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Successful combination: The Kulturhackathon Coding da Vinci brings together cultural institutions and creative people from design and software development.
Wladimir Raizberg (WMDE) , CodingdaVinci2017 Preisverleihung , cutout by Atelier Disko for WMDE, CC BY-SA 4.0

Coding da Vinci – How Cultural Institutions become Platforms for Cultural Exchange

Conditions 146 cultural institutions have provided a total of 218 data sets under a free license since the first Coding da Vinci event in 2014.

Six further Coding da Vinci Hackathons have since taken place in various regions of Germany – a total of 146 cultural institutions have made their hidden treasures available to more than 1,600 creative people via 218 digital data sets. More than a hundred great prototypes and web applications, apps and games have emerged as open source projects.

Coding da Vinci makes the creative potential of digital cultural assets visible and helps to unfold it. This experience is particularly important for the participating cultural institutions – they learn about the opportunities offered by the digital opening of their collections. The innovative applications not only increase the attractiveness of cultural assets and the visibility of cultural institutions. Open cultural data also invite new target groups in to deal creatively with cultural heritage and to generate new knowledge. From places of preservation, conservation and storage, museums are now turning into platforms for cultural exchange – on-site and online.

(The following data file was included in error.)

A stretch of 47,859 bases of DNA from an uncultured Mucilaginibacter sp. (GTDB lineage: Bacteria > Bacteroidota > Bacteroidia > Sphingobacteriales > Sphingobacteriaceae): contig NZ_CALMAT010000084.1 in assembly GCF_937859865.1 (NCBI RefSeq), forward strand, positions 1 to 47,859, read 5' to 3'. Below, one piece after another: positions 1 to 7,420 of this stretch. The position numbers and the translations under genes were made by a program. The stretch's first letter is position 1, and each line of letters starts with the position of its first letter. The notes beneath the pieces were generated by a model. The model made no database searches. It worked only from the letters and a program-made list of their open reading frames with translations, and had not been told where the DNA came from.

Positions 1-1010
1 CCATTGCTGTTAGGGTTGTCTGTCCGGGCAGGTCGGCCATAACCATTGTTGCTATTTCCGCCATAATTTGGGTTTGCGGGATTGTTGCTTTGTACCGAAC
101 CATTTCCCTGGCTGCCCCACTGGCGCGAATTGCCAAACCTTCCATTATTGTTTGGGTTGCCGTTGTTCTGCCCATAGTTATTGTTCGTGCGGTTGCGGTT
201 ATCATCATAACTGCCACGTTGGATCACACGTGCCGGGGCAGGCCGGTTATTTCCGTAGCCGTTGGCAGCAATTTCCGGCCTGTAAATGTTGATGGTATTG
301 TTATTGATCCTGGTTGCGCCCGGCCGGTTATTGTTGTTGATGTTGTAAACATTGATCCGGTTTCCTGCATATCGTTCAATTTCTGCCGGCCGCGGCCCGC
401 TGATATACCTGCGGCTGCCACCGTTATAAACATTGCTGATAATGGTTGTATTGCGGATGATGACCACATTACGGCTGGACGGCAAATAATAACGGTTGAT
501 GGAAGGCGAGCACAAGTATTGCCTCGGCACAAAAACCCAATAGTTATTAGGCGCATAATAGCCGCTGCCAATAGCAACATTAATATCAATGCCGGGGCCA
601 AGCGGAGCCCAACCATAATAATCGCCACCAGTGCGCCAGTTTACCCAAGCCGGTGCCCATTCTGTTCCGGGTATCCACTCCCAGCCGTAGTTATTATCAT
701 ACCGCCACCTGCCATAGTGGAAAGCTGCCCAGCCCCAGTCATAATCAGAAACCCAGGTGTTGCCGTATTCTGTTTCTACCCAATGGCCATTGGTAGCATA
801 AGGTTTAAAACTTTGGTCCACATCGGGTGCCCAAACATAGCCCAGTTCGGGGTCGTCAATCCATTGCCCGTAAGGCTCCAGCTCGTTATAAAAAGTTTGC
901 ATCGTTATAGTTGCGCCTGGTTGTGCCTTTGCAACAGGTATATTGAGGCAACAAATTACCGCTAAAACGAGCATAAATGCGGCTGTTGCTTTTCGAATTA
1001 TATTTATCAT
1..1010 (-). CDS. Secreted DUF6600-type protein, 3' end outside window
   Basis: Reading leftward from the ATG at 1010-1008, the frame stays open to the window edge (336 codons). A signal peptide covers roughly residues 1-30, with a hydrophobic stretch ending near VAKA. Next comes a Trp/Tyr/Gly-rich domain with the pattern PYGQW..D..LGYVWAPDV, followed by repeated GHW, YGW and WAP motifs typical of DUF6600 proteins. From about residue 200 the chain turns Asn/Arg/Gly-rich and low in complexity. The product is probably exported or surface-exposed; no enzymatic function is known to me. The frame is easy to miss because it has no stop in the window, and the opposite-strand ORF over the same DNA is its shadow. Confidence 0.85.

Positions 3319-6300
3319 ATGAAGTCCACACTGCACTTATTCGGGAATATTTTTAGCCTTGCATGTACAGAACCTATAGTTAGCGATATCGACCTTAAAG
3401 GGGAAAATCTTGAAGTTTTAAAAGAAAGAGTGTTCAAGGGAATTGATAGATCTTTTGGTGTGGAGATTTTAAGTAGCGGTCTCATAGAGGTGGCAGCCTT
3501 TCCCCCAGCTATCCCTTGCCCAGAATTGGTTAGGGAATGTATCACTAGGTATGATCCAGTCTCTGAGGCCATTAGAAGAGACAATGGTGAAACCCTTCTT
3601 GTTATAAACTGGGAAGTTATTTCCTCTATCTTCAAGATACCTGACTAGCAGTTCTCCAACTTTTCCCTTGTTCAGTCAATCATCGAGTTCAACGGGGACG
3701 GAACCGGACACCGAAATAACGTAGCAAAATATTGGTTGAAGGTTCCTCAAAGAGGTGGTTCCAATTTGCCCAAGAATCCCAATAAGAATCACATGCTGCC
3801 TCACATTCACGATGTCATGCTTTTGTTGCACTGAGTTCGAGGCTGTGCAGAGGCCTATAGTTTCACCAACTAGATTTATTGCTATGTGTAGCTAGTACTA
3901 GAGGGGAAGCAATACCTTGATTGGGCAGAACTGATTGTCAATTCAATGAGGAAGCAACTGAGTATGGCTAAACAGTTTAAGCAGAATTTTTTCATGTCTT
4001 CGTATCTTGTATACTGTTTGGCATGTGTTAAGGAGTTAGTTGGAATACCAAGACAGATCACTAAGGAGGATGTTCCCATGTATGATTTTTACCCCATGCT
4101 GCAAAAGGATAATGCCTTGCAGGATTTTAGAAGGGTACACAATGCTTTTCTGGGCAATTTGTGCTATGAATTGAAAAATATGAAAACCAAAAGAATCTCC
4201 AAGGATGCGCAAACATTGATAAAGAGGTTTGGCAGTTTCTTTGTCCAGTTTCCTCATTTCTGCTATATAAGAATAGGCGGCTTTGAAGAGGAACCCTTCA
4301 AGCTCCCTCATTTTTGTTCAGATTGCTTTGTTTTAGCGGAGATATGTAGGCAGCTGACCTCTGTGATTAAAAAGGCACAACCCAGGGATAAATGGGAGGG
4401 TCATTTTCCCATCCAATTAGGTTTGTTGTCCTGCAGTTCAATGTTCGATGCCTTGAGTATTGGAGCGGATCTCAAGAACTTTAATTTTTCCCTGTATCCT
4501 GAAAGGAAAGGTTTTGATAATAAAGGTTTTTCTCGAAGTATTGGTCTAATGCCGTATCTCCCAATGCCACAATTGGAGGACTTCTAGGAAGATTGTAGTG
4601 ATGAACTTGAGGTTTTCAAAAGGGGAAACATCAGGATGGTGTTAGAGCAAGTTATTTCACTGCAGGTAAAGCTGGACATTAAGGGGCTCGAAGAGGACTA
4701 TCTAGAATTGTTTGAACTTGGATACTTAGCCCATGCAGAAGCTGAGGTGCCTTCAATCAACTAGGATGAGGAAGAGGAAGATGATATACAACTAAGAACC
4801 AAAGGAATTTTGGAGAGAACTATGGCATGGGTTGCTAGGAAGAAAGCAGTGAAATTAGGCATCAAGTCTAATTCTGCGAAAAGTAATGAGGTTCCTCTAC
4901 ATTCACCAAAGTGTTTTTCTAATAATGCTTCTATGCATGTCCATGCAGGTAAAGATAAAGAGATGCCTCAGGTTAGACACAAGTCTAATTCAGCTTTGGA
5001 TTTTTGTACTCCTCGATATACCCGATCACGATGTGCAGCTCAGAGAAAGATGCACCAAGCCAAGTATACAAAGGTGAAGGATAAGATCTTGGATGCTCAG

The German Federal Cultural Foundation also sees the positive effects of Coding da Vinci for the digital transformation of cultural and memory institutions: It has decided to support the further development of the hackathon in the next few years with 1.2 million euros.

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